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Things the alcohol industry won’t tell you about alcohol

101 things the alcohol industry won’t tell you about alcohol… let’s start with

Media release sent on behalf of Alcohol Action, who have arranged a free public lecture at the Education Centre, 889 Cameron Road, Tauranga Hospital

on Tuesday 16 August 2016 6.30pm – 8pm.

New Zealand’s leading experts in public health and alcohol harm, Professor Jennie Connor and Professor Doug Sellman, will be in Tauranga to present on behalf of the Alcohol Action NZ group the evidence that alcohol directly causes cancer. They will also be discussing the way the alcohol industry creates doubt about the evidence, just like the tobacco industry have done in the past with the link between tobacco smoking and cancer, says spokesperson Dr Tony Farrell.

Local General Practitioner and Alcohol Action member Dr Farrell said, “A lot of people may not realise the serious long term harm that regular consumption of alcohol can do. This presentation is about delivering the facts so people can make informed choices about alcohol consumption and their health.”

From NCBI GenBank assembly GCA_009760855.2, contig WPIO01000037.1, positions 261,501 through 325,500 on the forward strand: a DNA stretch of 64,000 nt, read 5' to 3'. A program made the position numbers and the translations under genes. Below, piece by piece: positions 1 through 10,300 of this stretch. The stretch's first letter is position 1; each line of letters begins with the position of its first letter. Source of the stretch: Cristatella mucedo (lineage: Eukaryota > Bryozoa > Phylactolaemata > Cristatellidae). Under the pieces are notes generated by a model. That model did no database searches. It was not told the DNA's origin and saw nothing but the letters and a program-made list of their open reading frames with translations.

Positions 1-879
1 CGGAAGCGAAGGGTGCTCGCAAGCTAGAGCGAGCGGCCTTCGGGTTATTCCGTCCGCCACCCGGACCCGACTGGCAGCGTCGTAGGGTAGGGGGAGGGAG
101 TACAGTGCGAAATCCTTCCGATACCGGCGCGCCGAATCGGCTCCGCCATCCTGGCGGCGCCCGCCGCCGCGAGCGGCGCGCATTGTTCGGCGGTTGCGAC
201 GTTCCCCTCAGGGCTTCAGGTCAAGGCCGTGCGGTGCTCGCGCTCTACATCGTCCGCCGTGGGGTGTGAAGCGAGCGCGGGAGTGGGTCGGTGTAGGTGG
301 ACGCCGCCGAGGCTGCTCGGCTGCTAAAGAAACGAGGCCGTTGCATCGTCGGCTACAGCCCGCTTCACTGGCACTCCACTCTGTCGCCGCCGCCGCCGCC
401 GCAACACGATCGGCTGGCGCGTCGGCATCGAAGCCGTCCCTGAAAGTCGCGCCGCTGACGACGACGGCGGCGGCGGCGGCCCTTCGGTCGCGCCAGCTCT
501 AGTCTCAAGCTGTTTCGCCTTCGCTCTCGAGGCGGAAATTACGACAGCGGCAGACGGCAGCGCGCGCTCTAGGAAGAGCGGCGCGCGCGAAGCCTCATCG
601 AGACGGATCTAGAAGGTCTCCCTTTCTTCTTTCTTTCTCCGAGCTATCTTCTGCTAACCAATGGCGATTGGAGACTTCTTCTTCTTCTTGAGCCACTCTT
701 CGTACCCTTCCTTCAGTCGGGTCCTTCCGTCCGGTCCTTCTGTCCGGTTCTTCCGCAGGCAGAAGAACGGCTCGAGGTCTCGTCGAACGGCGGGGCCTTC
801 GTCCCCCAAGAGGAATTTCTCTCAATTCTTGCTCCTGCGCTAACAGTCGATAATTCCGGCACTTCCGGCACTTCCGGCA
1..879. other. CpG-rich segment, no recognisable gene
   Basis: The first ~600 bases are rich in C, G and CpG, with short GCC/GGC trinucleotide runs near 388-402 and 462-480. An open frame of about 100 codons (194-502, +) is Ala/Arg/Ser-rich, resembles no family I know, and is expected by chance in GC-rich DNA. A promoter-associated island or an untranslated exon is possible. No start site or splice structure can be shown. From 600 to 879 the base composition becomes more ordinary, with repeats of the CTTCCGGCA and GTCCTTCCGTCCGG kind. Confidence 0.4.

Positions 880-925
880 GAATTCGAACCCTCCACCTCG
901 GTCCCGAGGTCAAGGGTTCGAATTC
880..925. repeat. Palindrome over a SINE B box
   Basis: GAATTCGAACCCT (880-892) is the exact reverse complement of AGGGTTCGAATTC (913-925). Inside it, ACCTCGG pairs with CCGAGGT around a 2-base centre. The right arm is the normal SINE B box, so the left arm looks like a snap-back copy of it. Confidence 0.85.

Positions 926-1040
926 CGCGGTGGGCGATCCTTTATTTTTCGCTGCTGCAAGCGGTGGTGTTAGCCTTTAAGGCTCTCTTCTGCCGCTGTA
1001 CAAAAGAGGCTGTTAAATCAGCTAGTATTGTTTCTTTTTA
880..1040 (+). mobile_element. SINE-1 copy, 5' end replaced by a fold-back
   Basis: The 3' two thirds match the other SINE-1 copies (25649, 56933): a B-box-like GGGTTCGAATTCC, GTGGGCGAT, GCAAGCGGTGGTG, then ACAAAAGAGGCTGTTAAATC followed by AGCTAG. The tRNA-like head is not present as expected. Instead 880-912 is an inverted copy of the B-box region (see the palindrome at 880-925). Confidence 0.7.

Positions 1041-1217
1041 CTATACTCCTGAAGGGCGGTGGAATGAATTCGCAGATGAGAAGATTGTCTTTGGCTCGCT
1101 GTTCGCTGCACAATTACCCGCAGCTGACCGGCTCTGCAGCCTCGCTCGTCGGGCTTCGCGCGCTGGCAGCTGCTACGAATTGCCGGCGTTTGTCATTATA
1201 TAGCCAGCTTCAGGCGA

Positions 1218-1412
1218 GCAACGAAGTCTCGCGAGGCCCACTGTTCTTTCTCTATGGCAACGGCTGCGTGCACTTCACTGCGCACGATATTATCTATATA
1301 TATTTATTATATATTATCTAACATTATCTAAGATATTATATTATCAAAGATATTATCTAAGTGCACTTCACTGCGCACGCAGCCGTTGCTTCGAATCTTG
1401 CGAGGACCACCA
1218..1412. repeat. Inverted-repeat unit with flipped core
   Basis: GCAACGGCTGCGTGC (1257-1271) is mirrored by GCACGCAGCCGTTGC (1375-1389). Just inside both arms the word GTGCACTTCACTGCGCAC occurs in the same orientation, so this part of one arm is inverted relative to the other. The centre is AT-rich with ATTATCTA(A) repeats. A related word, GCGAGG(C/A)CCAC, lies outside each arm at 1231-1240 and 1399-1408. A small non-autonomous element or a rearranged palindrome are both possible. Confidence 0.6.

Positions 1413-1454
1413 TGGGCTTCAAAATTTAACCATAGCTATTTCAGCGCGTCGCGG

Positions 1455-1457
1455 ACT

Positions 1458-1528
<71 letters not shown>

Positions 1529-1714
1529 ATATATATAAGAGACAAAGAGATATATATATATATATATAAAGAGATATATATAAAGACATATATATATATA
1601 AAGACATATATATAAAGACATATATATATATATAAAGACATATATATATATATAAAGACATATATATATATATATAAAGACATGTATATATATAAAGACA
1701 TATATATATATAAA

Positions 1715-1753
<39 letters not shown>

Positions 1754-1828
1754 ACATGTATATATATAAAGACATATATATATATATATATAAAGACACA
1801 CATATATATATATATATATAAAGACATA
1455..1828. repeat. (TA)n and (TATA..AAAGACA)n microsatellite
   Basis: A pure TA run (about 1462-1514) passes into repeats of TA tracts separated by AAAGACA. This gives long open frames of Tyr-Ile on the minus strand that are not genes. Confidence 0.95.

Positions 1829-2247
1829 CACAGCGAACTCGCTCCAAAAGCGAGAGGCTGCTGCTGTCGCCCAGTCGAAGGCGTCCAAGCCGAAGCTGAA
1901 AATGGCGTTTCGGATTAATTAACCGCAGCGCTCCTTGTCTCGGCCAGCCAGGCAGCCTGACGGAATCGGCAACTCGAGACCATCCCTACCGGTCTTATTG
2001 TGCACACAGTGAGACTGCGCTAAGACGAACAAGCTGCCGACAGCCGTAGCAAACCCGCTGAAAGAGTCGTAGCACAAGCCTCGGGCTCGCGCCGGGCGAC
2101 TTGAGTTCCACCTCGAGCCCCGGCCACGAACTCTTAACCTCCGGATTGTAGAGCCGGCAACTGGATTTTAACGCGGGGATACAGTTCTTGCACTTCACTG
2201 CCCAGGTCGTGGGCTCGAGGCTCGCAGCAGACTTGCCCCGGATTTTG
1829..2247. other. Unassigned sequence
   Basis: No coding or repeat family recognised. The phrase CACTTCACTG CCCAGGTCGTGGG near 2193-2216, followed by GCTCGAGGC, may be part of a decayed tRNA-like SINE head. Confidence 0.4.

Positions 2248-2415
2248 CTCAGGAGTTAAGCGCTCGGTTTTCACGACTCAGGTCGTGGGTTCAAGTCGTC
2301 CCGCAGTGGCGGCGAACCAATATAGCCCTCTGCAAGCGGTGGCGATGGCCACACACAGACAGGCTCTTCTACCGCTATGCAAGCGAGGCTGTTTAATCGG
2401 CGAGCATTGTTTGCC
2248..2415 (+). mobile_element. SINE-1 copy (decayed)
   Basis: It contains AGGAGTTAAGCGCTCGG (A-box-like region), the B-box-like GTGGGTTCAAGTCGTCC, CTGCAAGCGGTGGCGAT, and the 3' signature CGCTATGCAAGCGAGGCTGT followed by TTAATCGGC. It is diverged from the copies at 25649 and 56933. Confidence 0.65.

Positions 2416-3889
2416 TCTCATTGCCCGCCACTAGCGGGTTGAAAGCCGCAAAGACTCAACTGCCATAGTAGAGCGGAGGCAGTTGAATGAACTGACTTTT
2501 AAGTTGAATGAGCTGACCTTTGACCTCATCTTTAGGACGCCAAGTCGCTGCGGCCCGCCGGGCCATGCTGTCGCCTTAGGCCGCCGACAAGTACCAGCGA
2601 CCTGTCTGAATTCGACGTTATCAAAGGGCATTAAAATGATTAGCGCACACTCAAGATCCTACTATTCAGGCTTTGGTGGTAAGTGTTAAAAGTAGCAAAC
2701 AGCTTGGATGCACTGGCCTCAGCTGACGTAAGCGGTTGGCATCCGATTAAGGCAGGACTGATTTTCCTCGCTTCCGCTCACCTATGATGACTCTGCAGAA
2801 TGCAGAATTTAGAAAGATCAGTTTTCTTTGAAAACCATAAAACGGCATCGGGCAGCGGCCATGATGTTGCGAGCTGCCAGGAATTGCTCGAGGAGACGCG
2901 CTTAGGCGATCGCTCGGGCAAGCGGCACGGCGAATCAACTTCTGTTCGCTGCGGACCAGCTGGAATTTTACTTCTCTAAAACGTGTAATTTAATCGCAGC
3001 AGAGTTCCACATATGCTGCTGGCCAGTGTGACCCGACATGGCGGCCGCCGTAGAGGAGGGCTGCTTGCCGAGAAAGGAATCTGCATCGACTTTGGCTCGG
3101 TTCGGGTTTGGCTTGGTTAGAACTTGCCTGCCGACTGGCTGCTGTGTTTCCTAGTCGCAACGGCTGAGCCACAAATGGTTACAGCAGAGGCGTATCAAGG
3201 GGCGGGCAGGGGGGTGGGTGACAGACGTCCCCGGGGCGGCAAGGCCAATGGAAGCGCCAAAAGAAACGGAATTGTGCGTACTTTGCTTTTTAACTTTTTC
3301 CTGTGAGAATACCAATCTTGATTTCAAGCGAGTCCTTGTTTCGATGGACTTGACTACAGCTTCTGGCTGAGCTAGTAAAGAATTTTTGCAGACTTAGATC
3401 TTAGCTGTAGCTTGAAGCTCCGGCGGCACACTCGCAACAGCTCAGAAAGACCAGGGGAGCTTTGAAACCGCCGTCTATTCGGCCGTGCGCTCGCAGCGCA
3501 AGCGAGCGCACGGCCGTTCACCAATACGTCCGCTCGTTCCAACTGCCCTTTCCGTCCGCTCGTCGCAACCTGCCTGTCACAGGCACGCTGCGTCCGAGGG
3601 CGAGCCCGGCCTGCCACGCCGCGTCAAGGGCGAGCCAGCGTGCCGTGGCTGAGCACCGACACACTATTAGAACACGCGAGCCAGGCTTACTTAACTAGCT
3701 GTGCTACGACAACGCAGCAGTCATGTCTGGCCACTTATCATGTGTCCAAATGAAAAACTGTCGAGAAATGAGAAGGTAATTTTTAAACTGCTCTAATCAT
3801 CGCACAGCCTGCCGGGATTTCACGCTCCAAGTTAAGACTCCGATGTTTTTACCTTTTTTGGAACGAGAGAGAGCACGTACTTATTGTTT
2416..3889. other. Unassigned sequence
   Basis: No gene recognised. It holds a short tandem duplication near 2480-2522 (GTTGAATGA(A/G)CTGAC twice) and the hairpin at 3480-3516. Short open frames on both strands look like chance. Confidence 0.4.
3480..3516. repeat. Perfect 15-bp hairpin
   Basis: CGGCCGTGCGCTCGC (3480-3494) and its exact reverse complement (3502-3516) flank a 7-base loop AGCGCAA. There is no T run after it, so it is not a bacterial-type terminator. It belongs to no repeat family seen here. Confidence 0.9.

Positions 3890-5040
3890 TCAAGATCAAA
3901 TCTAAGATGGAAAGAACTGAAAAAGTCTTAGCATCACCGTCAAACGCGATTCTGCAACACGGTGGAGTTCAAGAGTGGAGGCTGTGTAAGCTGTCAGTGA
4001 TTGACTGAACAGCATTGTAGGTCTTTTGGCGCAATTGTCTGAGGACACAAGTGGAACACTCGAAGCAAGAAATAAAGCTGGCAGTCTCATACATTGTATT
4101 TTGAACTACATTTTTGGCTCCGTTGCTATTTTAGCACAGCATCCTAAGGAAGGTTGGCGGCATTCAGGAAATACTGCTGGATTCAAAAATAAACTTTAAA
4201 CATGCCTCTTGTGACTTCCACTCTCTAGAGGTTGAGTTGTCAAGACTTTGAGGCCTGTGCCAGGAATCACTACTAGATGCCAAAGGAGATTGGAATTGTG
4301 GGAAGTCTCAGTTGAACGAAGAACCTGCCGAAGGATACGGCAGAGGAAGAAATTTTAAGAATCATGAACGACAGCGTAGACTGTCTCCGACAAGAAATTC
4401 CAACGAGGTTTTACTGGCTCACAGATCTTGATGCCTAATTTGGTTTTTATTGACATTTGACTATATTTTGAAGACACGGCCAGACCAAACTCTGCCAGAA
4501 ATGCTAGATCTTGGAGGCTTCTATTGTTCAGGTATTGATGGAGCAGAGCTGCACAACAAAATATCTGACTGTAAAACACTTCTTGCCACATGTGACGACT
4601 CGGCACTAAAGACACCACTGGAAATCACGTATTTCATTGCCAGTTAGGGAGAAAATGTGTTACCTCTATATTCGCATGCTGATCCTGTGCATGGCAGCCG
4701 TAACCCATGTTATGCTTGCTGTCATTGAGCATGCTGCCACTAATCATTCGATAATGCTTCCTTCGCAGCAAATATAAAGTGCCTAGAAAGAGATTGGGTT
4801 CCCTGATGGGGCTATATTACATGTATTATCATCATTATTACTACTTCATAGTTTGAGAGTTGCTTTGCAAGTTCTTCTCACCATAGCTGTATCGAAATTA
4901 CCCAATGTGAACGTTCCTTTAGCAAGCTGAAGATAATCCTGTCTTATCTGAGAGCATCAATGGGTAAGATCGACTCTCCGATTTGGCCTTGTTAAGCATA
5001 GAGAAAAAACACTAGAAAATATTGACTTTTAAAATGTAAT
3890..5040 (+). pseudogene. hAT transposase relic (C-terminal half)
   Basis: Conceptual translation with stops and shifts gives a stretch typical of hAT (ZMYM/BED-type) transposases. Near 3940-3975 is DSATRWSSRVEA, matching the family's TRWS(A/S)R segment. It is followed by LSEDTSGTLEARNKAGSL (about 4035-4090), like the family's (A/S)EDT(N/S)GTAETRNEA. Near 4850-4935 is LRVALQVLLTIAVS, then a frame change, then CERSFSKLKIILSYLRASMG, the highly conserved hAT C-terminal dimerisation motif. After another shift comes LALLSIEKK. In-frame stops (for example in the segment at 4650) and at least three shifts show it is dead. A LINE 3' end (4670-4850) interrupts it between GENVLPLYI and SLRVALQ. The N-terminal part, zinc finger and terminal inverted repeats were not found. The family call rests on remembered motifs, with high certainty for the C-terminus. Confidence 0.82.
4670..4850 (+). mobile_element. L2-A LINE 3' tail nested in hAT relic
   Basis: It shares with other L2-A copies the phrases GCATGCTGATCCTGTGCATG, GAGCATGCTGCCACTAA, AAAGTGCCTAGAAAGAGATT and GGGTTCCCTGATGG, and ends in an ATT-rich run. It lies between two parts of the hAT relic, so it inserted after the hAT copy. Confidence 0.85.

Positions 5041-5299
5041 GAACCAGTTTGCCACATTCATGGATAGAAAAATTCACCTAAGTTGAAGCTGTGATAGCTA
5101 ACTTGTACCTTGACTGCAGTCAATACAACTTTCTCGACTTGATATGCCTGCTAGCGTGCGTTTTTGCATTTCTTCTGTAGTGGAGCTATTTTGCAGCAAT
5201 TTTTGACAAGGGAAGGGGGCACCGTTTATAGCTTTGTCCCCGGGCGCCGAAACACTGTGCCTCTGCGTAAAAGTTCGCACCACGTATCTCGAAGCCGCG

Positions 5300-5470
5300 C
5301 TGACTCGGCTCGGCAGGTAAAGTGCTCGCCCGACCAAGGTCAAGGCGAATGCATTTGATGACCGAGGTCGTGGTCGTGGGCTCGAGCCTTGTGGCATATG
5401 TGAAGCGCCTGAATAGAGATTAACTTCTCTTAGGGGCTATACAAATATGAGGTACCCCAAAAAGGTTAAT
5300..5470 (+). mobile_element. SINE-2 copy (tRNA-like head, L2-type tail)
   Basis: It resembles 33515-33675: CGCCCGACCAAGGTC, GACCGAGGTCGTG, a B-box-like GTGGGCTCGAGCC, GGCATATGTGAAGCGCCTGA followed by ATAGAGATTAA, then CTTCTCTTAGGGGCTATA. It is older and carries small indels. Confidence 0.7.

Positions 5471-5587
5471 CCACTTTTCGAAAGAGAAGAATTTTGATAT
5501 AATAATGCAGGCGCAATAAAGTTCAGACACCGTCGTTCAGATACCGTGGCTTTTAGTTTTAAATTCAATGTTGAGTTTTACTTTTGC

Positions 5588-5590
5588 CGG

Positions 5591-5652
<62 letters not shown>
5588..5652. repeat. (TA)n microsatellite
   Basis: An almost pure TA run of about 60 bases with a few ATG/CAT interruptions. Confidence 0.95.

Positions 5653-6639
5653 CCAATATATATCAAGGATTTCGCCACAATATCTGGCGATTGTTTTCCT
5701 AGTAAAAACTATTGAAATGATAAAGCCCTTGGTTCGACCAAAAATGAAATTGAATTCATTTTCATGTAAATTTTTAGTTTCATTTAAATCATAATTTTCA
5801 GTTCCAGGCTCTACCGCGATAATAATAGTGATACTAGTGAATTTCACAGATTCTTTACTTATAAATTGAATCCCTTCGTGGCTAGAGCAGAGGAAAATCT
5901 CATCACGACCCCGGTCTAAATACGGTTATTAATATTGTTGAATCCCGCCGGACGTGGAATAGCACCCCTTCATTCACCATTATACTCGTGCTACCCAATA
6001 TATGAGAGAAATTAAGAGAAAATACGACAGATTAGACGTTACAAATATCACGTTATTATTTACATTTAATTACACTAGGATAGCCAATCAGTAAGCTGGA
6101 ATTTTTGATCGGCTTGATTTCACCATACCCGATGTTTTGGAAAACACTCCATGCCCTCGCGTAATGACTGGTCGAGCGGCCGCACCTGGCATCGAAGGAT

Professor Connor has published information recently showing there are around 250 alcohol-related cancer deaths a year in New Zealand. About 60% of these deaths in women are due to breast cancer, a third of which occur in women drinking on average less than two drinks a day. These premature deaths from cancer result in an average 10.4 years of life lost per person affected, with more loss of life among Māori than non-Māori, and for breast cancer compared with other cancers.

Alcohol Action NZ points out that New Zealand is in the midst of a national alcohol crisis, which is under-recognized. The organisation argues for evidence-based changes to New Zealand's alcohol laws in order to reduce the enormous alcohol-related harm, both chronic diseases and acute injury.

These changes include dismantling alcohol marketing, increasing the price of alcohol; reducing alcohol accessibility; raising the legal purchase age, and increasing drink driving counter measures.


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